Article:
frame from waterfall display videoI'm getting a lot of noise now that I have a dipole higher up. The pattern on the waterfall makes it seem man made.

Could it be power line? Or is it some kind of motor?

Here's a short video of the display and waterfall: https://streamable.com/podpf3

EDIT: as requested here is the same frequency in AM mode


Also here are some other higher frequencies


  • $\begingroup$ Is the noise across the whole band, or only when you tune to one of those vertical lines? My guess it's the former. $\endgroup$
    – Mike Waters
    Jul 10 '20 at 20:06

It's possible that someone on this site may be able to definitively identify your RFI by watching the short video of your waterfall display, but I doubt it. Perhaps the best way to identify the type of RFI that you're dealing with is to discover where the RFI is coming from.

A simple test could be to switch circuit breakers in your house or apartment off. If the noise goes away when a breaker is off, then you know the noise generator is powered by that circuit. It's possible the noise could have something to do with your radio because intermodular distortion, a bad component, etc. In that case, if you can get your hands on another receiver with a waterfall display, then you might learn something by temporarily using the other radio in place of yours.

If you are reasonably certain that the problem isn't in your radio, your house or your apartment, then there's a good chance that the noise is coming from your neighborhood. An easy thing to do is ask another nearby ham if he or she can hear the noise. A portable receiver and antenna can be a big help here. Maybe someone in your club has an HF rig installed in his or her car, and wouldn't mind driving around with you to see where the noise is stronger and weaker. If the noise is clearly coming from a neighbor's house, maybe the neighbor wouldn't mind flipping circuit breakers to help you find the source of the RFI.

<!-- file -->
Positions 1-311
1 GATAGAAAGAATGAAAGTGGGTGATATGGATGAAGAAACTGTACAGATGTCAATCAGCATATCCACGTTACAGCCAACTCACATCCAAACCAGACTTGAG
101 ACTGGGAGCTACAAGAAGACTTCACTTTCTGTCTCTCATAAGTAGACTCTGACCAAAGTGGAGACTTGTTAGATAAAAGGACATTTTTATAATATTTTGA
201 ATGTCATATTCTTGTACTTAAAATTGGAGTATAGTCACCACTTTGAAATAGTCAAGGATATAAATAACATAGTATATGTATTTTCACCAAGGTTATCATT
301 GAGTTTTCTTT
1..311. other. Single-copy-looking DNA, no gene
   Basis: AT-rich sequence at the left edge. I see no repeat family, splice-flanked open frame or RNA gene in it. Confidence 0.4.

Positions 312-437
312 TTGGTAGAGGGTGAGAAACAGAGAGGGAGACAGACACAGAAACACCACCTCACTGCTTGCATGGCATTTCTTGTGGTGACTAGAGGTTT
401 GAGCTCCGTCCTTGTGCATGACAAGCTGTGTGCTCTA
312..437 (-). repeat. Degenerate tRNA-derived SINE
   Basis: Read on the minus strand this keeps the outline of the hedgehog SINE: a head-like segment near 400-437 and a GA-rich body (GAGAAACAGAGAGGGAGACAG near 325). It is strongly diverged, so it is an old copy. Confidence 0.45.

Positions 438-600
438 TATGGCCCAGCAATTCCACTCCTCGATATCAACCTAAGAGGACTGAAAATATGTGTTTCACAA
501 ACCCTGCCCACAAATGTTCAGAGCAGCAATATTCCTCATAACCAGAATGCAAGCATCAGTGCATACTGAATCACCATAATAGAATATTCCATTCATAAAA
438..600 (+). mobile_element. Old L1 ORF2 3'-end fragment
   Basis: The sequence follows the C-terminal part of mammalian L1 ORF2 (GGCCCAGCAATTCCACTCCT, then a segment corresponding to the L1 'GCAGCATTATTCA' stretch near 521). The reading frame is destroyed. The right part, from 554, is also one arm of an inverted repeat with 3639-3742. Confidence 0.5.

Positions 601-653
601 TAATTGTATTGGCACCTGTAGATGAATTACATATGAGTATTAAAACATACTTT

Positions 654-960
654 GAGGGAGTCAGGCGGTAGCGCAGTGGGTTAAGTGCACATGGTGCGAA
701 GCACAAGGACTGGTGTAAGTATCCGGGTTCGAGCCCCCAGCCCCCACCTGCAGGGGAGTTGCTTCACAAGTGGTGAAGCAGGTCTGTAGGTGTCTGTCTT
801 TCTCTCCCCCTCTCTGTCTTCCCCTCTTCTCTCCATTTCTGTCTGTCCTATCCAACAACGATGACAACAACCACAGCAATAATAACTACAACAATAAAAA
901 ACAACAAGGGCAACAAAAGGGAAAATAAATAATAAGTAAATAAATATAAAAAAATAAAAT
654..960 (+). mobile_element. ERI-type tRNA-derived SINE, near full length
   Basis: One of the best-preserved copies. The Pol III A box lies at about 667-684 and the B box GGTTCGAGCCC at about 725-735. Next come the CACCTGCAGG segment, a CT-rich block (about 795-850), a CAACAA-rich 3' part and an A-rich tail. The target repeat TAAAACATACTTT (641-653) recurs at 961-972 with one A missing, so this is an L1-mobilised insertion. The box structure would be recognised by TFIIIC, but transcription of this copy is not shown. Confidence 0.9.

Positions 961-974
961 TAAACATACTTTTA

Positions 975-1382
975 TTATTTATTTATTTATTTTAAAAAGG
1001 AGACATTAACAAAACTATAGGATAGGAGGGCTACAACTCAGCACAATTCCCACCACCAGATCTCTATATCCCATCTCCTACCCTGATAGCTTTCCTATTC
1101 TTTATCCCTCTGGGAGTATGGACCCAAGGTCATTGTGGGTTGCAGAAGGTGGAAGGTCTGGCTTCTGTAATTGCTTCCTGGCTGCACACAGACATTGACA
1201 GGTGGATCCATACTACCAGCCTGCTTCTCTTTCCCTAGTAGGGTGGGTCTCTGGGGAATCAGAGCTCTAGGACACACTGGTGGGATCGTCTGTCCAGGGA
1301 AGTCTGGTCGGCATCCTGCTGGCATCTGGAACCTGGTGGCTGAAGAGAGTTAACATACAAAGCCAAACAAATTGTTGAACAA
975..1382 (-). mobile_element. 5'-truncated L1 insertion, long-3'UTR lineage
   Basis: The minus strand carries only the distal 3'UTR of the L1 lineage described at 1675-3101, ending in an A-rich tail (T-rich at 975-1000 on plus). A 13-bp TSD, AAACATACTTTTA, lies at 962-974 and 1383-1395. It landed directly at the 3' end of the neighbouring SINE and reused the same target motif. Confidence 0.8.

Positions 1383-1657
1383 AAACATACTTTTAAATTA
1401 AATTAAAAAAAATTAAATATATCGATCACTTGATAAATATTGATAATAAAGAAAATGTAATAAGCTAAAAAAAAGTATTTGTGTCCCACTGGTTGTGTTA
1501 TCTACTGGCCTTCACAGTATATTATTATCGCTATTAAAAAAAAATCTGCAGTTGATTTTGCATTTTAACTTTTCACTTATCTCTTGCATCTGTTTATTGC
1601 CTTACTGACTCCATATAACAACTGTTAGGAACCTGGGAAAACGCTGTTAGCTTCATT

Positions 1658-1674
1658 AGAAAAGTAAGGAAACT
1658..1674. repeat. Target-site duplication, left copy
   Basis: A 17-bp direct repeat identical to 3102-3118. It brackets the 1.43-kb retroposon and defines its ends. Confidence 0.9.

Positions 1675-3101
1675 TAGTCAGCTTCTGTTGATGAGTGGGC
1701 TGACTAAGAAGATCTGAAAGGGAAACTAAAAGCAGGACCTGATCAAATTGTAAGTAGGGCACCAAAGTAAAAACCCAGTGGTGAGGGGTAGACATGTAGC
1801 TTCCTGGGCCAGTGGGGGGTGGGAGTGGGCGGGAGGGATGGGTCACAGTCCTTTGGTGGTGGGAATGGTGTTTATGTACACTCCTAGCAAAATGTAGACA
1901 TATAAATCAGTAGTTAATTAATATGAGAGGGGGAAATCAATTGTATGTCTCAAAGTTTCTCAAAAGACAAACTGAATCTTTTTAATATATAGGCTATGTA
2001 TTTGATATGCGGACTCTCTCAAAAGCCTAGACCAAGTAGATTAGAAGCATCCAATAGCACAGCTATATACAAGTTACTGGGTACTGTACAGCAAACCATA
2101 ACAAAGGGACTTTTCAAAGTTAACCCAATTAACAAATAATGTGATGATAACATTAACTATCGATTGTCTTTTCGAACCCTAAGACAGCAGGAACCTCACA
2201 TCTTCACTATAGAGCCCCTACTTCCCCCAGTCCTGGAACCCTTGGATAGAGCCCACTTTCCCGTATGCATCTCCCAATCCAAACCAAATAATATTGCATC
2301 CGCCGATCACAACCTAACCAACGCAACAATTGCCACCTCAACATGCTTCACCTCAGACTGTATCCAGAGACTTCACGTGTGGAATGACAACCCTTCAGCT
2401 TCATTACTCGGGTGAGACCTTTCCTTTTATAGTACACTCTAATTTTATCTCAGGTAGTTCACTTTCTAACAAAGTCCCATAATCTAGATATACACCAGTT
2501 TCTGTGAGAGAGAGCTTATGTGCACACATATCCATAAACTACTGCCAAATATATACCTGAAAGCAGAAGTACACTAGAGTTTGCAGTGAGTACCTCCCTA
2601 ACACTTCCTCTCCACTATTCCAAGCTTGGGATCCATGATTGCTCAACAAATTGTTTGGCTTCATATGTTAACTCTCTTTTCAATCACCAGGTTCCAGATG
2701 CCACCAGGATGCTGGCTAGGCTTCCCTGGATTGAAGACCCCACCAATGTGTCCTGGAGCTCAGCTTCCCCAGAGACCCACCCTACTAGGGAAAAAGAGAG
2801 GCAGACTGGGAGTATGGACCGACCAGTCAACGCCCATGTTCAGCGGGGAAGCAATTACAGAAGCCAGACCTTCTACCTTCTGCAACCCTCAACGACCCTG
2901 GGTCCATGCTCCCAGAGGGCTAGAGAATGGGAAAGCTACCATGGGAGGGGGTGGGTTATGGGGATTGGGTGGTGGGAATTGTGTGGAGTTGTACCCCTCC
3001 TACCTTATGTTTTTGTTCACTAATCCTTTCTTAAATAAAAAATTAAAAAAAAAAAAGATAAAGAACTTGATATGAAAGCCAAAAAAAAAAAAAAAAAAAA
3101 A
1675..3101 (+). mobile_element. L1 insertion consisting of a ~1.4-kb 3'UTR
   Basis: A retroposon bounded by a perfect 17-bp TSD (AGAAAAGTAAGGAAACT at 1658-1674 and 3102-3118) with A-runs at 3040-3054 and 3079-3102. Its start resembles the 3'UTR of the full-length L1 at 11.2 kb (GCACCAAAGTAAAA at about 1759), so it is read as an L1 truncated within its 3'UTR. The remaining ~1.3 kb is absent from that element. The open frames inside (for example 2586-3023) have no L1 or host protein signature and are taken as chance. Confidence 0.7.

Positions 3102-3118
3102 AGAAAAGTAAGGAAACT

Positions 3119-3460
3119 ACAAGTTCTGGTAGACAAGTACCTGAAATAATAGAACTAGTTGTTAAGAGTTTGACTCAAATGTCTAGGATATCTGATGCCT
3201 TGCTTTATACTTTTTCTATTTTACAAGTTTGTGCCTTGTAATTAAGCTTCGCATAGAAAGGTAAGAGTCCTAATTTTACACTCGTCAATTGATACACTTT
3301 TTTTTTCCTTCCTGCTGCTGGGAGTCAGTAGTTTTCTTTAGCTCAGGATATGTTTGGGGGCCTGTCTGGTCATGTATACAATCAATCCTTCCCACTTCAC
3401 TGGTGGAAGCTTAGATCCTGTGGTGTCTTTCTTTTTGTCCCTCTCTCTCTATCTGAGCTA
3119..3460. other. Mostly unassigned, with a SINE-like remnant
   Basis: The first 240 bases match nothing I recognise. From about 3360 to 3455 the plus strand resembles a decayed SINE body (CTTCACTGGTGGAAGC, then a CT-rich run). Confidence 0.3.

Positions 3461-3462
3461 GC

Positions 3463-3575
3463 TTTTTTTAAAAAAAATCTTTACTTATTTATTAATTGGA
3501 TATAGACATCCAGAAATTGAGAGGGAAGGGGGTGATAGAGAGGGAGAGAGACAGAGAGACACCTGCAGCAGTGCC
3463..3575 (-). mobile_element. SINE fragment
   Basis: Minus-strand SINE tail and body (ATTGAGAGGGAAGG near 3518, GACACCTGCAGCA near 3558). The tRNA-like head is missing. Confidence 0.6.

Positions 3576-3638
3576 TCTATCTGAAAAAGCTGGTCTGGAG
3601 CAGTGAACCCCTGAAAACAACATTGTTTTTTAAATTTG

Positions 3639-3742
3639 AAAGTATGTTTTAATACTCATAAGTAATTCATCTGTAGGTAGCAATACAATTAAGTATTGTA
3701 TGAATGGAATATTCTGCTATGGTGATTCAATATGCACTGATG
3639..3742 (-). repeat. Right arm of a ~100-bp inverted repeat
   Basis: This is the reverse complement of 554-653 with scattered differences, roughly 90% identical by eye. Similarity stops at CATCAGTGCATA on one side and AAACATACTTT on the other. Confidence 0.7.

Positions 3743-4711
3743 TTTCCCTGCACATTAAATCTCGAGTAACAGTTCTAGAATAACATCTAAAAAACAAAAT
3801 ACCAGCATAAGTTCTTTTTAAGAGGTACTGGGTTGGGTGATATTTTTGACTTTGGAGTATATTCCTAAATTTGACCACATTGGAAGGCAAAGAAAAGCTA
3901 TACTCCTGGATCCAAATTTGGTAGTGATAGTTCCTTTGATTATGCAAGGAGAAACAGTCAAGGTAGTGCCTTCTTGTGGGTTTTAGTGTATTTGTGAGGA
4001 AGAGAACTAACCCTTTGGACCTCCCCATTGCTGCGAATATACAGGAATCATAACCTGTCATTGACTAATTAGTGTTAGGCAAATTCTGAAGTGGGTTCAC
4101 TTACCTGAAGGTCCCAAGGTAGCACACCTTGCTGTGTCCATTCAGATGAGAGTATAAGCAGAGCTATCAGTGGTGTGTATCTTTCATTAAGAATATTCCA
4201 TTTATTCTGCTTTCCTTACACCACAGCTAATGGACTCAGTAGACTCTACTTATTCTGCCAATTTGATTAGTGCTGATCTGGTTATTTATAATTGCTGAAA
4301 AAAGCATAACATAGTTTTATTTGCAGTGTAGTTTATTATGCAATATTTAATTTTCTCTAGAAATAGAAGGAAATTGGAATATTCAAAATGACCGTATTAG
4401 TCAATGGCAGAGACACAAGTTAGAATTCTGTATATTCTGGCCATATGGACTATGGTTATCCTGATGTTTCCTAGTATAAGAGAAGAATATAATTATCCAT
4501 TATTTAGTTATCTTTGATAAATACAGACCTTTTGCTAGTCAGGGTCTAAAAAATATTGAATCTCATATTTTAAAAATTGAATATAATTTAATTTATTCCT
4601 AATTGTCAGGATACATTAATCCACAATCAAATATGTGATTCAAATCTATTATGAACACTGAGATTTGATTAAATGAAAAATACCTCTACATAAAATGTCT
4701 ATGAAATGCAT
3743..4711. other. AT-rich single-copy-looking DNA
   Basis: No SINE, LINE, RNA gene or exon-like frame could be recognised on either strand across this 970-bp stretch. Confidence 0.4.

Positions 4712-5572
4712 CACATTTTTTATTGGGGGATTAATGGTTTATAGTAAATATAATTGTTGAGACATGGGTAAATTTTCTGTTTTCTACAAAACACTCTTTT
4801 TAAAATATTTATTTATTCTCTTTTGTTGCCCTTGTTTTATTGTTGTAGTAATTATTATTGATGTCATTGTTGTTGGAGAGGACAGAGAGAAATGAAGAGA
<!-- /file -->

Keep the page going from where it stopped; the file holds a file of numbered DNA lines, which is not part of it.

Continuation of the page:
The ARRL has a very helpful web page about RFI here containing lots of links to other articles. Also the ARRL has written a book about the subject, the ARRL RFI Book, which is surely packed with excellent advice.

  • $\begingroup$ that would be a tough sell to the iCom warranty claims department that the radio itself is causing the interference $\endgroup$
    – Paul
    Jul 10 '20 at 1:11
  • 2
    $\begingroup$ @Paul easy to figure out if the interference is an intermodulation product: turn on the attenuator or add a discrete one on the feedline. The signal power will go down of course, but does the interference go down more than the value of the attenuator? If so, it's likely an intermodulation product. Not necessary a fault in the radio, it could just be really strong interference. $\endgroup$ Jul 10 '20 at 4:53
  • $\begingroup$ Isn't 3.785MHz the NTSC color burst frequency? Could that be related? $\endgroup$
    – Duston
    Jul 10 '20 at 13:29

That sounds like an arc in an insulator, lightning arrestor, or loose hardware on a 7 kV power line.

The repeating patterns might indicate otherwise, but I have seen those on the wideband SDR that the power company's chief engineer brought over a couple of years ago. They were the results of certain lengths of the 7850v line resonating with an odd harmonic of the 60 Hz power line frequency.

Seeing that that noise is present on another band without those repeating vertical bars on your 7300's FFT display, it is very likely power line noise.

  • $\begingroup$ huh! Interesting! How can you tell the line's voltage? $\endgroup$ Jul 9 '20 at 16:56
  • 1
    $\begingroup$ Thanks Mike- I edited the question and added more recordings $\endgroup$
    – Paul
    Jul 9 '20 at 18:26

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